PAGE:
Yesterday, commentary “Do Chromebooks matter anymore?” popped up in my Google+ feed. Preston Gralla rightly wonders, when looking at how the laptops have fallen off Amazon’s top-seller lists, IDC shipment forecasts, and what happened with netbooks. While being a Chromebook fan, I must admit to sharing similar misgivings,
So today, I emailed Stephen Baker, NPD’s vice president of industry analysis: “Are Chromebooks just the next netbook wave? Low-cost, lean configurations, and education adoption all look similar to me. Do you see any parallels to suggest Chromebook is little more than the next netbook and it’s headed for the same destination: Short-term appeal that vanishes? Or is there longevity here, based on sales numbers? His answer is reason for this post.
There is “no evidence that Chromebooks are short-term”, he says. “Given the rapidity that the windows ecosystem is embracing under $300 products, given the changes that people are making in how they consume data and use their PC, given the falling demand for tablets, it is hard to see how this idea makes any sense at all. No one has ever suggested these were going to take over the world so citing unit numbers is not relevant. They continue to grow and take some share”.
“Some share” are the keywords. Through U.S. commercial channels and retail, Chromebooks accounted for 14 percent of laptop sales last year, according to NPD, which released data at my request. That’s up from 8 percent in 2013. Commercial channels, largely to educational institutions, accounted for about two-thirds of 2014 Chromebooks sold. Year over year, sales soared by 85 percent, and the trajectory continues to climb.
Fourteen percent from nothing when Acer and Samsung shipped the first commercially-available Chromebooks almost four years ago is no small accomplishment. Nearly all major OEMs sell laptops running Chrome OS, with new models releasing at surprisingly brisk pace. Quick examples, for 2015: Acer educational and 15.6-inch screen models and Dell educational Chromebook.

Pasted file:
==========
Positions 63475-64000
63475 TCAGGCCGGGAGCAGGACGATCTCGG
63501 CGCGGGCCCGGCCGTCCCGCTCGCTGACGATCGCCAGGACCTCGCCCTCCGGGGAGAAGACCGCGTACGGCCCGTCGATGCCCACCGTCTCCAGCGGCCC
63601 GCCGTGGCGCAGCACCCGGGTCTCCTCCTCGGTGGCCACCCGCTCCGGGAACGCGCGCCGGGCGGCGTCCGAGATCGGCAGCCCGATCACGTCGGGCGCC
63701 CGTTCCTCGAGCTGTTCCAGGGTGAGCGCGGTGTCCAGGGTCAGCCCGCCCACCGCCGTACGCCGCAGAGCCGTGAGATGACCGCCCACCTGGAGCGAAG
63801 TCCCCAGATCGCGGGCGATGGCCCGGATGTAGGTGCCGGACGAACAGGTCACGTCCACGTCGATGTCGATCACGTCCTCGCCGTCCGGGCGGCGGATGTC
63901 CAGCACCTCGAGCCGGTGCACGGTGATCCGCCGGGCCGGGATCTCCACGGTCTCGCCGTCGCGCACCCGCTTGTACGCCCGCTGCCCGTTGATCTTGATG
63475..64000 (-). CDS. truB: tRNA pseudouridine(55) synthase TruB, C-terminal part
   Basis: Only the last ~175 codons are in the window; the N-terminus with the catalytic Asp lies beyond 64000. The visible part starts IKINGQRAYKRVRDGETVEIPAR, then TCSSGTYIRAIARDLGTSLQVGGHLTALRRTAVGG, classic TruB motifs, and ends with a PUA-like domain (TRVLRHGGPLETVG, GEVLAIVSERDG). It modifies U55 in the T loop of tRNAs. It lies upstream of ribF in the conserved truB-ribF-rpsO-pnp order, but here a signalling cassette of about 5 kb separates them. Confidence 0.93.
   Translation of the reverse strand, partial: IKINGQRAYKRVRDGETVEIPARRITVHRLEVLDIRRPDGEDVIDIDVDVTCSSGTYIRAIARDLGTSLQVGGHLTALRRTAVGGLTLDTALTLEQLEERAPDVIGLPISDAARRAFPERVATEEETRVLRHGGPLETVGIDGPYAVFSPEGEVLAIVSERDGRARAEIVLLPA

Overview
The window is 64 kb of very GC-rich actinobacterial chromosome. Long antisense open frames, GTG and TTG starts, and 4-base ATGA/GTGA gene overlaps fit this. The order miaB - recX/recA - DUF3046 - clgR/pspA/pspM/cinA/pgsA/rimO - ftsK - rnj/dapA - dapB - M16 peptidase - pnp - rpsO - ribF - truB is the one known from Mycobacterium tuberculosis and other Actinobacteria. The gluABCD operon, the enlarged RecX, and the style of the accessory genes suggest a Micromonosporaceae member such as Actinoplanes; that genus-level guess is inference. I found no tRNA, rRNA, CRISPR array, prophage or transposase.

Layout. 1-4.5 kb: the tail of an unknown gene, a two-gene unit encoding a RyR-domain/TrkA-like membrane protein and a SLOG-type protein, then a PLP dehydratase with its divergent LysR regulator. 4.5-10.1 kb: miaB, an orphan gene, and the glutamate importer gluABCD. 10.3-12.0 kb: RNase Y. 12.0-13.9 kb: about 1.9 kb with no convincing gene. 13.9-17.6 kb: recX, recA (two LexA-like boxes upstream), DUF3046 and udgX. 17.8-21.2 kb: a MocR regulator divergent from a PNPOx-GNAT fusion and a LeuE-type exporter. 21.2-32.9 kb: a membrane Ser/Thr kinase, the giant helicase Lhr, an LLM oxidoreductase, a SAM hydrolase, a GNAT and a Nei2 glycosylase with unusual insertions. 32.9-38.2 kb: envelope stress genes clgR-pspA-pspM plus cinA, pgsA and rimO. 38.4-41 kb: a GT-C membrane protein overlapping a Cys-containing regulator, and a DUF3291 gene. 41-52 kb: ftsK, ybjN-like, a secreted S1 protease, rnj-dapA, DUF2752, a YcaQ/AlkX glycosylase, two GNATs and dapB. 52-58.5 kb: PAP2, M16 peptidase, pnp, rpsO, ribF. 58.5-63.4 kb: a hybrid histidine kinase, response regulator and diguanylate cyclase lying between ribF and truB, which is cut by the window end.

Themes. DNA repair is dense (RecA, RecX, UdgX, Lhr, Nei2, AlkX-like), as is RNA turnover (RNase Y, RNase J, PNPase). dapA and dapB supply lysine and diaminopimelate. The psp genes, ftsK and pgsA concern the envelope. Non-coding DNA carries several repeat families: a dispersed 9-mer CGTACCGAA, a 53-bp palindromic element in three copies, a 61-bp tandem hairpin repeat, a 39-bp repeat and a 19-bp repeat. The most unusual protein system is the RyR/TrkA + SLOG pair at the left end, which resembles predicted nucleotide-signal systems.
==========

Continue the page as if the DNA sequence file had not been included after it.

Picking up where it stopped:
The laptop category isn’t for everyone. Over at ComputerWorld today, JR Raphael offers a three-question quiz for prospective Chromebook buyers. The post is an excellent primer.
Reminder of some of the benefits:
- Easy setup
- Guest-user account
- Fast crash recovery
- Instant-on capability
- Security architecture
- High-value for low-cost
- Simplicity and usability
- Hands-free IT management
- Frequent updates delivered easily
- Seamless sync with devices running Chrome
The measure of any product’s usefulness are the benefits it delivers, rather than features. For example, setup is as easy as logging into your Google Account. Want to change Chromebooks or use another? Log in—setup is complete. My Chromebook rarely crashes, but when it does rebooting takes less than 10 seconds and restores to the previous state. From sleep, the laptop wakes immediately—or nearly-so on some models—and connects to WiFi fast.
Circling back to the main point. A product’s popularity on Amazon is no measure of its success or failure. I trust Stephen Baker more. Among analysts, he has surprisingly consistent track record getting these things right.
Editor’s Note: A version of this story appears on BetaNews.